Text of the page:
Cognitive Behaviour Therapy for Health Anxiety: A systematic review and meta-analysis

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Abstract

Background: Health anxiety (HA), or hypochondriasis, is a psychological problem characterized by a preoccupation with the belief that one is physically unwell. A 2007 Cochrane review (Thomson and Page, 2007) found cognitive behavioural therapy (CBT) to be an effective intervention for individuals with HA. Similar findings were reported in a recent meta-analysis (Olatunji et al., 2014), which did not employ a systematic search strategy. The current review aimed to investigate the efficacy of CBT for HA, and to update the existing reviews. Method: A systematic search was conducted following Preferred Reporting Items for Systematic Reviews and Meta-Analyses (PRISMA) guidance, including randomized controlled trials that compared CBT with a control condition for people with HA. Five hundred and sixty-seven studies were found in the original search, of which 14 were included in the meta-analysis. Results: Meta-analysis was conducted on 21 comparisons and a large effect size for CBT compared with a control condition was found at post therapy d = 1.01 (95% confidence interval 0.77–1.25), as well as at 6- and 12-month follow-up. Conclusions: This systematic review and meta-analysis provides support for the hypothesis that CBT is an effective intervention for HA when compared with a variety of control conditions, e.g. treatment-as-usual, waiting list, medication, and other psychological therapies.
LanguageEnglish
Pages110-123
Number of pages14
JournalBehavioural and Cognitive Psychotherapy
Volume45
Issue number2
Early online date23 Feb 2017
DOIs
StatusPublished - 1 Mar 2017

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Cognitive Therapy
Meta-Analysis
Anxiety
Health
Hypochondriasis
Psychology
Waiting Lists
Randomized Controlled Trials
Confidence Intervals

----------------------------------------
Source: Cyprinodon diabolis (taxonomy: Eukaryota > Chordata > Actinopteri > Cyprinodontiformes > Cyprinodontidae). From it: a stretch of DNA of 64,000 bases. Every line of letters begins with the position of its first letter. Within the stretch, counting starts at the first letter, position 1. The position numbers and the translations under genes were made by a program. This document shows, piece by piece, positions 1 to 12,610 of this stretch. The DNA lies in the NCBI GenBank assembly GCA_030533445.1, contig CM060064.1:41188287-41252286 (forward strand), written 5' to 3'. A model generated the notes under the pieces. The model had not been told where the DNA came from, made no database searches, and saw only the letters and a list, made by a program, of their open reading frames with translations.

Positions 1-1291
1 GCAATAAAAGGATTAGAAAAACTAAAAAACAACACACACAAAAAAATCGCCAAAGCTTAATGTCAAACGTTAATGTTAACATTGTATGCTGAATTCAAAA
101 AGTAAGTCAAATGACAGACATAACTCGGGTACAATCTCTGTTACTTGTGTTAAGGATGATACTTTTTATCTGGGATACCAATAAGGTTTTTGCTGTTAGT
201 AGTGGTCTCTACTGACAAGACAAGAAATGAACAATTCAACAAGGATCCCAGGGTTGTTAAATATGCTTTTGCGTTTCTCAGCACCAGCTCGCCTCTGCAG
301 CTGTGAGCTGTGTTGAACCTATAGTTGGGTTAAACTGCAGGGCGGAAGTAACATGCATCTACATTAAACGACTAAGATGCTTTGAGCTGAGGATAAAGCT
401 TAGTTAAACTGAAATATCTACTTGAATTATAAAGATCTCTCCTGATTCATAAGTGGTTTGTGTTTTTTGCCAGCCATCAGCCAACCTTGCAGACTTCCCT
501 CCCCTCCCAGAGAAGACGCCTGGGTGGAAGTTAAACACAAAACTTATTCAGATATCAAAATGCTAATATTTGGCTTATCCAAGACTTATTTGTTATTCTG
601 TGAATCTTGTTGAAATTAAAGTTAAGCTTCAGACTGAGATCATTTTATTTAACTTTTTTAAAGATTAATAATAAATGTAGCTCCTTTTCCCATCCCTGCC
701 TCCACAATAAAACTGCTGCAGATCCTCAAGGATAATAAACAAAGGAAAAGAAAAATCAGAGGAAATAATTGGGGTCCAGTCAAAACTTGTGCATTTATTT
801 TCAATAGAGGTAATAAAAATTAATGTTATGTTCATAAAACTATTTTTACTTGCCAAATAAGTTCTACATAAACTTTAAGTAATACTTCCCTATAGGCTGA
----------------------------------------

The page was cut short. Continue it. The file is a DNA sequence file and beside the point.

Therapeutics

Cite this

@article{98957a8b91bb4e229e7a3d1a0fd85bb5,
title = "Cognitive Behaviour Therapy for Health Anxiety: A systematic review and meta-analysis",
abstract = "Background: Health anxiety (HA), or hypochondriasis, is a psychological problem characterized by a preoccupation with the belief that one is physically unwell. A 2007 Cochrane review (Thomson and Page, 2007) found cognitive behavioural therapy (CBT) to be an effective intervention for individuals with HA. Similar findings were reported in a recent meta-analysis (Olatunji et al., 2014), which did not employ a systematic search strategy. The current review aimed to investigate the efficacy of CBT for HA, and to update the existing reviews. Method: A systematic search was conducted following Preferred Reporting Items for Systematic Reviews and Meta-Analyses (PRISMA) guidance, including randomized controlled trials that compared CBT with a control condition for people with HA. Five hundred and sixty-seven studies were found in the original search, of which 14 were included in the meta-analysis. Results: Meta-analysis was conducted on 21 comparisons and a large effect size for CBT compared with a control condition was found at post therapy d = 1.01 (95{\%} confidence interval 0.77–1.25), as well as at 6- and 12-month follow-up. Conclusions: This systematic review and meta-analysis provides support for the hypothesis that CBT is an effective intervention for HA when compared with a variety of control conditions, e.g. treatment-as-usual, waiting list, medication, and other psychological therapies.",